The Center for Law and Justice, Inc. October 2012

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What Have We Done?: Mass Incarceration and the Targeting of Albany’s Black Males by Federal, State and Local Authorities

state crime of “enterprise corruption.” In essence, many of Albany’s black males were sentenced to serve a third of their young lives behind bars for merely having associated in one way or another --- either through a phone call, by enjoying similar music, by attending the same social function, or through some other seemingly innocuous connection --- with those suspected of criminal activity. The recent drug sweeps that resulted in mass incarceration of the city’s young AfricanAmerican men helps preserve Albany’s dubious distinction as having one of the most raciallydisparate drug incarcerations rates in the state and, according to at least one study, in the entire nation. The consequences of mass incarceration are devastating to individuals and the communities in which they reside. This report examines the impact of the RICO and OCCA prosecutions on young African-American men from Albany, and on the families and communities they leave behind while incarcerated. Section I (originally documented in the Center’s February 2012 report) details Albany’s history of disproportionate incarceration of people of color, particularly for drug offenses. Section II explains the federal and state racketeering laws, and examines the impact of the four Albany drug sweeps. Section III provides historical context regarding the “War on Drugs” as the latest in a series of efforts, begun immediately after the Civil War, to use the criminal justice system to diminish and control the economic and political power of blacks. Section IV describes the devastating consequences of mass incarceration, and Section V provides recommendations.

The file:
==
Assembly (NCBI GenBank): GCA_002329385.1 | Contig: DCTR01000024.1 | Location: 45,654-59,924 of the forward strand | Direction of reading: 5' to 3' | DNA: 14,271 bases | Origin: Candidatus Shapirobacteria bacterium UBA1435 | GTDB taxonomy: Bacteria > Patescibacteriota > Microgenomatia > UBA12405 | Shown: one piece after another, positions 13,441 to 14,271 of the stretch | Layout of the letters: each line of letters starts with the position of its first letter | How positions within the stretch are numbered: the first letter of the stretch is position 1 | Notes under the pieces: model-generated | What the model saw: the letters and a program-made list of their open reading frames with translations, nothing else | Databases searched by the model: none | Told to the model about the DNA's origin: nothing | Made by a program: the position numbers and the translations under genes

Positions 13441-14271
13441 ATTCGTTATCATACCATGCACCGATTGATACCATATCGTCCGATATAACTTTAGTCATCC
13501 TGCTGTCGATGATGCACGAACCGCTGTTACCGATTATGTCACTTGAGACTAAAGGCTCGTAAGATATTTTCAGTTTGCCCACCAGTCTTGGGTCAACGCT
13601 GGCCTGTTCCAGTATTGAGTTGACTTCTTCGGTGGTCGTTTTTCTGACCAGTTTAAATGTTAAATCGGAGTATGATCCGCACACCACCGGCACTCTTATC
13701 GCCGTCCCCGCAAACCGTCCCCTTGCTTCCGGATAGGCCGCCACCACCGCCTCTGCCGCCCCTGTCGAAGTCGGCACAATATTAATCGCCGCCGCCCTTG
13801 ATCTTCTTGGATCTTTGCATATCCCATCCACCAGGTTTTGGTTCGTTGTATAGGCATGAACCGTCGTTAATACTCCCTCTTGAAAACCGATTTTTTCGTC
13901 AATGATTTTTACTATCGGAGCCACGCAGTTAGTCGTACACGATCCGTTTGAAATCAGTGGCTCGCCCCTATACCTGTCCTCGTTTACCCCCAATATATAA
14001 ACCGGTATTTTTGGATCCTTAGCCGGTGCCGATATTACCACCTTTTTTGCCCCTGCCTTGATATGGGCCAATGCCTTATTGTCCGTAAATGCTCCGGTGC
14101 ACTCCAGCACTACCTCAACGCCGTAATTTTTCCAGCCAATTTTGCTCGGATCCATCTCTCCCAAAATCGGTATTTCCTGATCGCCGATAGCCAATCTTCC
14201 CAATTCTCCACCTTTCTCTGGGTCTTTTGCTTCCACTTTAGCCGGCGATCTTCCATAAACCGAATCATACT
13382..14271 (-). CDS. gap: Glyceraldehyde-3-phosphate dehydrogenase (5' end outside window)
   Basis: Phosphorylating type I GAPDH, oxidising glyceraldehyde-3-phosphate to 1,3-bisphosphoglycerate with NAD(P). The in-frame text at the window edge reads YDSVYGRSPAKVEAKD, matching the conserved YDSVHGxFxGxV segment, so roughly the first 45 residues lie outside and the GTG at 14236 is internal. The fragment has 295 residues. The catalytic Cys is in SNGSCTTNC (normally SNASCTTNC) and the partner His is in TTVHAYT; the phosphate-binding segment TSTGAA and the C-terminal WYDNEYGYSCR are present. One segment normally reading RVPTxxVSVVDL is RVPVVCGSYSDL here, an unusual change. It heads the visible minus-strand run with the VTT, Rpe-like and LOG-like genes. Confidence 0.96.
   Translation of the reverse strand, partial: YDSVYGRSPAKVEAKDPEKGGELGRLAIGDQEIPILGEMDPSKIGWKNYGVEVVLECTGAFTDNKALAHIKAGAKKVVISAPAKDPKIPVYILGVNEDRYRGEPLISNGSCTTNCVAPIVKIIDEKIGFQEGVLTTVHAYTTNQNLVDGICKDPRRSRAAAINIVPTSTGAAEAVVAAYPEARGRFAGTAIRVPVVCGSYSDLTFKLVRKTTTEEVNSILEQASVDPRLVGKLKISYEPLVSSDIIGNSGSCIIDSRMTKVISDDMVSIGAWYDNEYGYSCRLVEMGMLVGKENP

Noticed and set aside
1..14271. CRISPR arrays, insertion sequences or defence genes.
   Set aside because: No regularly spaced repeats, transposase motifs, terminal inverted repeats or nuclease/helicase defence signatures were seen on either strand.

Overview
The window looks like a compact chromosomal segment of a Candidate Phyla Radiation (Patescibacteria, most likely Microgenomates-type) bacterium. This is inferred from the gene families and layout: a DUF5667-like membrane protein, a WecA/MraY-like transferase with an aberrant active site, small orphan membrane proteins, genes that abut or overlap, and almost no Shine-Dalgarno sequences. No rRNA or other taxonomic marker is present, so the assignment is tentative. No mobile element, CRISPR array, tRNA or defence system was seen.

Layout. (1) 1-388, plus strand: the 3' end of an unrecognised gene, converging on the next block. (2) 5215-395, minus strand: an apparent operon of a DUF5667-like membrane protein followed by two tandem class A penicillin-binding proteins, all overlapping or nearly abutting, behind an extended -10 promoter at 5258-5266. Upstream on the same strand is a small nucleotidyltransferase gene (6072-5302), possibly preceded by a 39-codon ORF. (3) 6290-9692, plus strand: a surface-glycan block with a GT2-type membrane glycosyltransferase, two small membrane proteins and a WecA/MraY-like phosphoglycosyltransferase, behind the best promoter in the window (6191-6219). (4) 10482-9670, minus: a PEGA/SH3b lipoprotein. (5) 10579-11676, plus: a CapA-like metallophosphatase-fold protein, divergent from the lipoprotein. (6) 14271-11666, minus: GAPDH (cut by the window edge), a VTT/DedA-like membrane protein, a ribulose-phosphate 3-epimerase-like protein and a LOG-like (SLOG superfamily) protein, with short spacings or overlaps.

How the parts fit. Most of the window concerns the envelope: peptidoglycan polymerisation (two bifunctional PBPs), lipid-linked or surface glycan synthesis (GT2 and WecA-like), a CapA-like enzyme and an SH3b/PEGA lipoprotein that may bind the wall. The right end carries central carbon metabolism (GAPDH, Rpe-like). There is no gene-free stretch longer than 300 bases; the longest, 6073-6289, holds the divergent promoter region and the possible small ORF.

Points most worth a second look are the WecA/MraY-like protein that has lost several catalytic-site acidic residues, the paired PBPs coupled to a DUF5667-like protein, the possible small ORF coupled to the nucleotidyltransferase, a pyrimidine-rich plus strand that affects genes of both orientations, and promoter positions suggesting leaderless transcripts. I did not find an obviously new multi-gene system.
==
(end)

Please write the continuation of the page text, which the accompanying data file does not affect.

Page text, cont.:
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What Have We Done?: Mass Incarceration and the Targeting of Albany’s Black Males by Federal, State and Local Authorities

Section I:

The “War on Drugs” and Its Impact in Albany*